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Central nervous system effects of the interaction between risperidone (single dose) and the 5-HT6 antagonist SB742457 (repeated doses) in healthy men.

Author(s): Liem-Moolenaar M, Rad M, Zamuner S, Cohen AF, Lemme F, Franson KL, van Gerven JM, Pich EM

Affiliation(s): Centre for Human Drug Research, Leiden, the Netherlands. mmoolenaar@chdr.nl

Publication date & source: 2011-06, Br J Clin Pharmacol., 71(6):907-16.

Publication type: Randomized Controlled Trial; Research Support, Non-U.S. Gov't

WHAT IS ALREADY KNOWN ABOUT THIS SUBJECT: * Several lines of evidence suggest a possible role of 5-HT(6) receptor antagonists in dementia or cognitive dysfunction of schizophrenia. SB-742457 is a potent 5-HT(6) antagonist and has shown efficacy in different animal models of cognitive impairment. It is currently in development as a cognitive enhancer. Risperidone, commonly used to control agitation and psychotic features in both schizophrenia and Alzheimer's disease, is a D(2)/5-HT(2A ) antagonist with low affinity for 5-HT(6) receptors and limited effects on cognitive parameters. WHAT THIS STUDY ADDS: * As the combination of risperidone and SB-742457 may constitute a reasonable combination in cognitively impaired patients, pharmacodynamic interaction effects were investigated in this study. The only significant drug-drug interaction was a small increase of electroencephalogram (EEG) alpha and beta bands, which might suggest mild arousing activity of SB-742457 on the central nervous system-depressant effects of risperidone. The clinical relevance of these findings in patients remains to be established. Additionally, this study provided an extensive multidimensional pharmacodynamic profile of risperidone in healthy volunteers, showing that this antipsychotic suppresses motor performance (eye-hand coordination, finger tapping and postural stability), alertness, memory and neurophysiological functions (saccadic eye movements and EEG power spectrum). AIM: Several lines of evidence suggest a possible role of 5-HT(6 ) receptor antagonists in cognitive dysfunction of schizophrenia. Atypical antipsychotics, such as risperidone, are currently used in these disorders. Therefore, the pharmacological interactions between the 5-HT(6) antagonist SB-742457 and risperidone were investigated in the light of possible co-medication. METHODS: A randomized, double-blind, two-way crossover design was used to study the interaction between multiple doses SB-742457 50 mg and a single dose risperidone 2 mg in 18 healthy subjects. RESULTS: Treatment was well tolerated. The most common adverse event was somnolence in 83% during the combination vs. 50% of subjects after risperidone, 32% after placebo and 11% after SB-742457. Combination treatment produced a statistically significant increase in the maximum plasma concentration of risperidone and had no effect on SB-742457 pharmacokinetics. Risperidone decreased saccadic peak velocity, finger tapping, adaptive tracking, subjective alertness, delayed word recognition and body sway and increased electroencephalogram (EEG) theta power and prolactin. The only pharmacodynamic interaction of risperidone and SB-742457 was an increase of absolute EEG alpha (ratio = 1.25, 95% CI = 1.11, 1.40, P= 0.0004) and beta power (ratio = 1.14, 95% CI = 1.03, 1.27, P= 0.016). No significant effects of SB-742457 alone were found. CONCLUSION: The pharmacokinetic interactions between SB-742457 and risperidone detected in this study were not clinically relevant. The increase in EEG alpha and beta power is incompatible with enhanced risperidone activity, but could point to mild arousing effects of the combination. Most pharmacodynamic changes of risperidone are consistent with previously reported data. The potential cognitive effects of SB-742457 remain to be established. (c) 2011 Centre for Human Drug Research. British Journal of Clinical Pharmacology (c) 2011 The British Pharmacological Society.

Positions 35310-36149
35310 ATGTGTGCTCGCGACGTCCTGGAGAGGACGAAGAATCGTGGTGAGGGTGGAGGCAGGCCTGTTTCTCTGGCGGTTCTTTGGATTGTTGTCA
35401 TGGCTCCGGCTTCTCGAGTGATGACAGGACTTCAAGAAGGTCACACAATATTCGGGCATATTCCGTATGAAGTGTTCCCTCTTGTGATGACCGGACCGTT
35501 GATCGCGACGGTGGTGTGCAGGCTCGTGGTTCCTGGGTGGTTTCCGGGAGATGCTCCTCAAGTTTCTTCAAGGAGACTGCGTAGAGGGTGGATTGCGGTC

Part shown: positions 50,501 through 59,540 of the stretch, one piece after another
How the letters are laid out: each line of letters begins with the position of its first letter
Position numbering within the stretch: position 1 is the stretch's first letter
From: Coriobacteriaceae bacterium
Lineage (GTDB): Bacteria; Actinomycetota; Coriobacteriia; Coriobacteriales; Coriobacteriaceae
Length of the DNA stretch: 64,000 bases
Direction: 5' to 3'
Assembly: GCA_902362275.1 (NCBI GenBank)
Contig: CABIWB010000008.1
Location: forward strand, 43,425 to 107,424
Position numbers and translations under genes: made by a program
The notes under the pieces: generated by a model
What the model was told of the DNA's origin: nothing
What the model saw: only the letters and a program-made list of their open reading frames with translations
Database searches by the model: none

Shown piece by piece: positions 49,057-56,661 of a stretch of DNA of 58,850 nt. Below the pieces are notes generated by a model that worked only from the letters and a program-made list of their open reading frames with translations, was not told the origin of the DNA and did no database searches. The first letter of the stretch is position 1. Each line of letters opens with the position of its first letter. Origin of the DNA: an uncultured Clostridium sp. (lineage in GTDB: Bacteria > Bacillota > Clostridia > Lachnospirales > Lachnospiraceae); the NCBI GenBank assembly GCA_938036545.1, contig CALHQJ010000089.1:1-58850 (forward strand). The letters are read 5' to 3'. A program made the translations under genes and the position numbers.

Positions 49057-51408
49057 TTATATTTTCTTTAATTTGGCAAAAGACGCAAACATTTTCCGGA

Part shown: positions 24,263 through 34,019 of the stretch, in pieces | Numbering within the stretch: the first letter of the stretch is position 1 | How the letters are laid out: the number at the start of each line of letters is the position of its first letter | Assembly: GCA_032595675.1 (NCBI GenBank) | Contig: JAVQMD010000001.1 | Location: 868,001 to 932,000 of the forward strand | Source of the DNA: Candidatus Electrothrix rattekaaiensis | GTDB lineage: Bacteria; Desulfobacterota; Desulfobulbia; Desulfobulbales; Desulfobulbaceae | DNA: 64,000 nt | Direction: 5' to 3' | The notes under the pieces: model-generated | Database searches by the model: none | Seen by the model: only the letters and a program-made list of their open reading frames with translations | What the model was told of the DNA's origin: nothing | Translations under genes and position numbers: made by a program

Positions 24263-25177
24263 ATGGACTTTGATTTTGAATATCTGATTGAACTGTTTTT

Page last updated: 2011-12-09

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